Penn State Football: 2013 Recruiting Class Not Short on Leaders
If you didn’t know who they were, Adam Breneman and Christian Hackenberg would have blended in with all of the other recruits who made the journey to Happy Valley on Saturday for the Blue-White Game.
But when it came time for a moment of leadership, there was no doubt who was in charge.
“Come here, David!” Breneman shouted to David Williams, Penn State’s top running back target for the 2013 class.
Williams, out of Imhotep Charter School in Philadelphia, wore a shirt that pays homage to the 125 years of Penn State football. Smiling, Williams found his place next to Hackenberg and Breneman, laughing as one of them refers to Williams as “No. 9”, a joking nod that Williams’ commitment to Penn State would make him the ninth recruit in the 2013 class.
As the final picture is taken and the group disperses, a fan leaned over the railing to ask for an autograph, congratulating Breneman on his decision to attend Penn State.
While many recruits manage to finish off their high school careers with a certain level of anonymity with the average fan, Breneman and Hackenberg have quickly become the faces of not only a strong recruiting class but the recovery of Penn State’s image.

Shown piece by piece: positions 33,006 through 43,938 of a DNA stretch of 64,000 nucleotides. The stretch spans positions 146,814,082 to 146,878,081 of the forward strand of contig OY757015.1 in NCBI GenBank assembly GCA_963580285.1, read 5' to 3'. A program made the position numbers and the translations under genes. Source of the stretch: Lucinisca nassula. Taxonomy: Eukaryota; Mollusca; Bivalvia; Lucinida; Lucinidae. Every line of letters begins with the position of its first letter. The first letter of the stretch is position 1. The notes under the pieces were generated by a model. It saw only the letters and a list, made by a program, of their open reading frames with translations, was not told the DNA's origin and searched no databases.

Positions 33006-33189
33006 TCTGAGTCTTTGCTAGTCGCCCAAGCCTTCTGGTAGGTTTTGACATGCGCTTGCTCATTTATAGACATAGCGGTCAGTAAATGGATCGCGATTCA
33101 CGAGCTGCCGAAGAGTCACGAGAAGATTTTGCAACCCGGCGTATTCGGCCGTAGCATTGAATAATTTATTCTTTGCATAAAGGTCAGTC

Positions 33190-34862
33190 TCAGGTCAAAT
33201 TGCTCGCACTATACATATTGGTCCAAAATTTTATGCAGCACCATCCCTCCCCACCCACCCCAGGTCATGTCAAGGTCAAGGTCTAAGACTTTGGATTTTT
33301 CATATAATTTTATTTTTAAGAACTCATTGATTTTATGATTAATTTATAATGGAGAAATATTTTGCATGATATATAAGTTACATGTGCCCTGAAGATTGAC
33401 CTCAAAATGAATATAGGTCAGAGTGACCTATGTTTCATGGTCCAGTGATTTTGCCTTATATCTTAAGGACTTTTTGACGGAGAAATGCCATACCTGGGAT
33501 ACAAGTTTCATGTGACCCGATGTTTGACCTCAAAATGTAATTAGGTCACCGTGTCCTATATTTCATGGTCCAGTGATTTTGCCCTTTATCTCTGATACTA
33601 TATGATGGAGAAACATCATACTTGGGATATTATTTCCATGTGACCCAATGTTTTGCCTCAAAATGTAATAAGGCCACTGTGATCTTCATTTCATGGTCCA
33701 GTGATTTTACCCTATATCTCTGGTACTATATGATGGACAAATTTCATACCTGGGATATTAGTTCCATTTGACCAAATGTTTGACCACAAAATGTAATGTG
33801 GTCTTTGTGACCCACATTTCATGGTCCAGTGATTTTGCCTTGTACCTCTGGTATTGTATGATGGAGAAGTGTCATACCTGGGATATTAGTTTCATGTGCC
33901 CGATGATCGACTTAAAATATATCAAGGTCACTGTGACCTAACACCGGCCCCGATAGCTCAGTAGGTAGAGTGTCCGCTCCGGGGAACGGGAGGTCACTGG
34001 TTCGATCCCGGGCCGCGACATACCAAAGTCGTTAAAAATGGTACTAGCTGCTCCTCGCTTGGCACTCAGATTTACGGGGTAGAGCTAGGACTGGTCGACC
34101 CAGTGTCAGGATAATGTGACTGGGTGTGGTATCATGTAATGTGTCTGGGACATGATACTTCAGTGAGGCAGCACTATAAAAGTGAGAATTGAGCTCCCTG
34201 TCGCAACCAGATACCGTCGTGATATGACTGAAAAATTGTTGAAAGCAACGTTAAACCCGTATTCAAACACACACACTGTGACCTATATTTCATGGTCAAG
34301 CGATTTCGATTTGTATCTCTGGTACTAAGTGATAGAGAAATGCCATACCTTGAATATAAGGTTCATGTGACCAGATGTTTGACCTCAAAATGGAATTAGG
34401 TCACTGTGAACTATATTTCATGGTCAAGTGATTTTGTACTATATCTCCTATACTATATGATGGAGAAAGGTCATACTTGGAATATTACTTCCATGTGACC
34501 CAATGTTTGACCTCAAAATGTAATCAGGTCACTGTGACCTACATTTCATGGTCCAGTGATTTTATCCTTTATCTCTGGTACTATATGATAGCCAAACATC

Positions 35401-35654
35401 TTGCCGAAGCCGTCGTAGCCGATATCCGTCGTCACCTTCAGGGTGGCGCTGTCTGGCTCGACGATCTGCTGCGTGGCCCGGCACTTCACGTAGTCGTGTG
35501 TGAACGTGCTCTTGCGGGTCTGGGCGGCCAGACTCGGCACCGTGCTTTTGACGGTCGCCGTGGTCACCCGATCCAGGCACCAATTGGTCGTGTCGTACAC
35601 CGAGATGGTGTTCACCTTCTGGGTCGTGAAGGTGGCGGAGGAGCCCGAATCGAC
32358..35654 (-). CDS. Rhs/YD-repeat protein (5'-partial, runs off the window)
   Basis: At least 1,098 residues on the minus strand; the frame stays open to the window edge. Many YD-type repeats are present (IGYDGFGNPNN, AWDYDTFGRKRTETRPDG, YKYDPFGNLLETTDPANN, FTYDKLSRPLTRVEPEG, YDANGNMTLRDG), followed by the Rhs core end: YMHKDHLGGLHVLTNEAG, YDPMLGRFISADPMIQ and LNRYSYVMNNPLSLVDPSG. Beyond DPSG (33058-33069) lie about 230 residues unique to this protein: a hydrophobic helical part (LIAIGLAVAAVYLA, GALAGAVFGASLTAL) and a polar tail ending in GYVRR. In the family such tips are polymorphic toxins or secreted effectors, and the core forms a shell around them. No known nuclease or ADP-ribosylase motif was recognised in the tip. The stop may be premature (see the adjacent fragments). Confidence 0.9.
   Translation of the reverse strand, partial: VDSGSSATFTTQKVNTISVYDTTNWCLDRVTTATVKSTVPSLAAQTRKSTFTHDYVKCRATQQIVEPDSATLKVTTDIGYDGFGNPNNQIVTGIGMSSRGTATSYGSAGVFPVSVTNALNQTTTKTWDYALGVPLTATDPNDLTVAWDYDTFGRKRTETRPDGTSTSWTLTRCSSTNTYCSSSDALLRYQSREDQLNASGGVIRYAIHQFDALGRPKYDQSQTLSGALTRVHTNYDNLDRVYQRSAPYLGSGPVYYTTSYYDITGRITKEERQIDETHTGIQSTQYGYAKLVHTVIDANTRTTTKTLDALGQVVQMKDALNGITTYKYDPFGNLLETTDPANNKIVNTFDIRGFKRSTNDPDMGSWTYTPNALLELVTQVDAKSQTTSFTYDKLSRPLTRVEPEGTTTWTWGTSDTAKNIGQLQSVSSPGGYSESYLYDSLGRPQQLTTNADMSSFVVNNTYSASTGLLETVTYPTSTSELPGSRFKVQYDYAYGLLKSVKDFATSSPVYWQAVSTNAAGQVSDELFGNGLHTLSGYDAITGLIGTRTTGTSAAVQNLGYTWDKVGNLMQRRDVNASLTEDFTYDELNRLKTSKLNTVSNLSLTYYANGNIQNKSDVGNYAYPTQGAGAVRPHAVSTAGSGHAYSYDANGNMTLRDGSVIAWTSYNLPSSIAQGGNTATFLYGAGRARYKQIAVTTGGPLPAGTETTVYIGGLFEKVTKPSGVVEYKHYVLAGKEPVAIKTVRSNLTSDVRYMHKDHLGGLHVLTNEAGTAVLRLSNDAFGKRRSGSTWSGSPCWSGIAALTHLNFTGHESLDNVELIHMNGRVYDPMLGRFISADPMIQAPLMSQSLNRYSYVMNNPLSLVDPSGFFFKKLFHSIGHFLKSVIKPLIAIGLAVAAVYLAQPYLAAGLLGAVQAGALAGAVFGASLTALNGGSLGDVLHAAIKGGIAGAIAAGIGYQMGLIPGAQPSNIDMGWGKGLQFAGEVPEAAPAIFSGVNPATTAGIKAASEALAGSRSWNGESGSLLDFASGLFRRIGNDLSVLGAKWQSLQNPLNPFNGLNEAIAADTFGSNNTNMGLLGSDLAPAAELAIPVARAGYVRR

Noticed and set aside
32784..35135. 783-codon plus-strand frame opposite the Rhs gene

It's a humbling task for any person, let alone two athletes a year shy of the right to vote. Even so, as members of the 2013 class gathered for yet another picture, it was clear that they all were in it for each other, and that their bond was genuine.
Only 20 yards from the future of Penn State, former Nittany Lion and all-time leading receiver Deon Butler stood alone at the corner of the end zone.
“It seemed just like yesterday,” Butler said quietly, as if he was replaying his career over again in his mind. “It’s great to be back here.”
Butler, originally a walk-on cornerback at Penn State, was part of the resurgence that saw Penn State rebound from years of losing seasons back to the national stage in 2005.
While Butler was not the marquee figure in his class at the time, what he and fellow teammates Derrick Williams and Justin King represented were players willing to take a chance on a program in need.
Much like Breneman, Hackenberg and a growing list of nationally ranked prospects who have pledged to play for Penn State when the image and reputation of the university was at an all-time low.
Moving forward, the story of the 2013 class will continue to unfold. Players will join the group, and some may depart, but in the end it is already apparent that this class will leave it's mark on Penn State.